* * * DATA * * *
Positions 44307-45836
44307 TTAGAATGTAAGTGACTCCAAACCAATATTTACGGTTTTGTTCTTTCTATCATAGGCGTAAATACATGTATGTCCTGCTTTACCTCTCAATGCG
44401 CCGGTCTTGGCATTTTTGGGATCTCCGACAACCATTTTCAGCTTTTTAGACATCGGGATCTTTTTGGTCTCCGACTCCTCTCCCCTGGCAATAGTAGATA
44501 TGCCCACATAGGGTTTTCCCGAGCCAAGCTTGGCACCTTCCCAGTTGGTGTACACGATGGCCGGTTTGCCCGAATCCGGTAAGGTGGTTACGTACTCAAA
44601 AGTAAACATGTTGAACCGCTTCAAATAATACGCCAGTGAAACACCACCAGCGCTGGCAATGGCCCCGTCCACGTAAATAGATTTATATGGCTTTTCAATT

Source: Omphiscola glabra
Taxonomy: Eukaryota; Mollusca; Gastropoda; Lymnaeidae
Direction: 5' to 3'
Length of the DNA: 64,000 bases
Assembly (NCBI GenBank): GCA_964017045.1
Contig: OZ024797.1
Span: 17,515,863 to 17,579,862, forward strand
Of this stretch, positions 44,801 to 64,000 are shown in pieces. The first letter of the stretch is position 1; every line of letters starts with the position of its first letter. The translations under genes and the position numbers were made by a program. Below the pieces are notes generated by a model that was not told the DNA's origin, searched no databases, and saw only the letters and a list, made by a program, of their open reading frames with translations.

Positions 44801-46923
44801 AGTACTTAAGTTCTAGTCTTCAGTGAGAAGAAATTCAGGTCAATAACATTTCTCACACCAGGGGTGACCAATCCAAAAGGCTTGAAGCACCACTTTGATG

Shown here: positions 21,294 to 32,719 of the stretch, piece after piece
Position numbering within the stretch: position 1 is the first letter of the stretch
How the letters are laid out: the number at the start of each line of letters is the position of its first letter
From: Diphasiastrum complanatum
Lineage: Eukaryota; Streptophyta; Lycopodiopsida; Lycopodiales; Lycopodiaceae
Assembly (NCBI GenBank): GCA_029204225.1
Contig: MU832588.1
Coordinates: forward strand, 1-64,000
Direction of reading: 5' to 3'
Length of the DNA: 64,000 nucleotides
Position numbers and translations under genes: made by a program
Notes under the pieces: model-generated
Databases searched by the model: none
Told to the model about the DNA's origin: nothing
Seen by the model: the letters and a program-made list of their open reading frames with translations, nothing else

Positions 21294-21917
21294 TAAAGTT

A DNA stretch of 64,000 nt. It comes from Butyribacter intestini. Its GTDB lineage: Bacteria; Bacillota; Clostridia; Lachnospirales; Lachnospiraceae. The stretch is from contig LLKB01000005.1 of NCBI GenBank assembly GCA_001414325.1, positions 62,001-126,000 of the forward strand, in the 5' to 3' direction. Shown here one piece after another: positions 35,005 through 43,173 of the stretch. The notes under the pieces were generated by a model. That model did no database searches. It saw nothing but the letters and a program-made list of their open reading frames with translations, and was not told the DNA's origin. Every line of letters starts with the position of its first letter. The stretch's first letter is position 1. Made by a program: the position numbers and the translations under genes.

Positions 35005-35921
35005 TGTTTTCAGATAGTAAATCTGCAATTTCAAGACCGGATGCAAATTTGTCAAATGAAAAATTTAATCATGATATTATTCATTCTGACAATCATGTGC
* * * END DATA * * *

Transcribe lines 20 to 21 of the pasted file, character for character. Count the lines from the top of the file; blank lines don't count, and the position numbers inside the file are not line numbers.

Lineage: Eukaryota; Streptophyta; Lycopodiopsida; Lycopodiales; Lycopodiaceae
Assembly (NCBI GenBank): GCA_029204225.1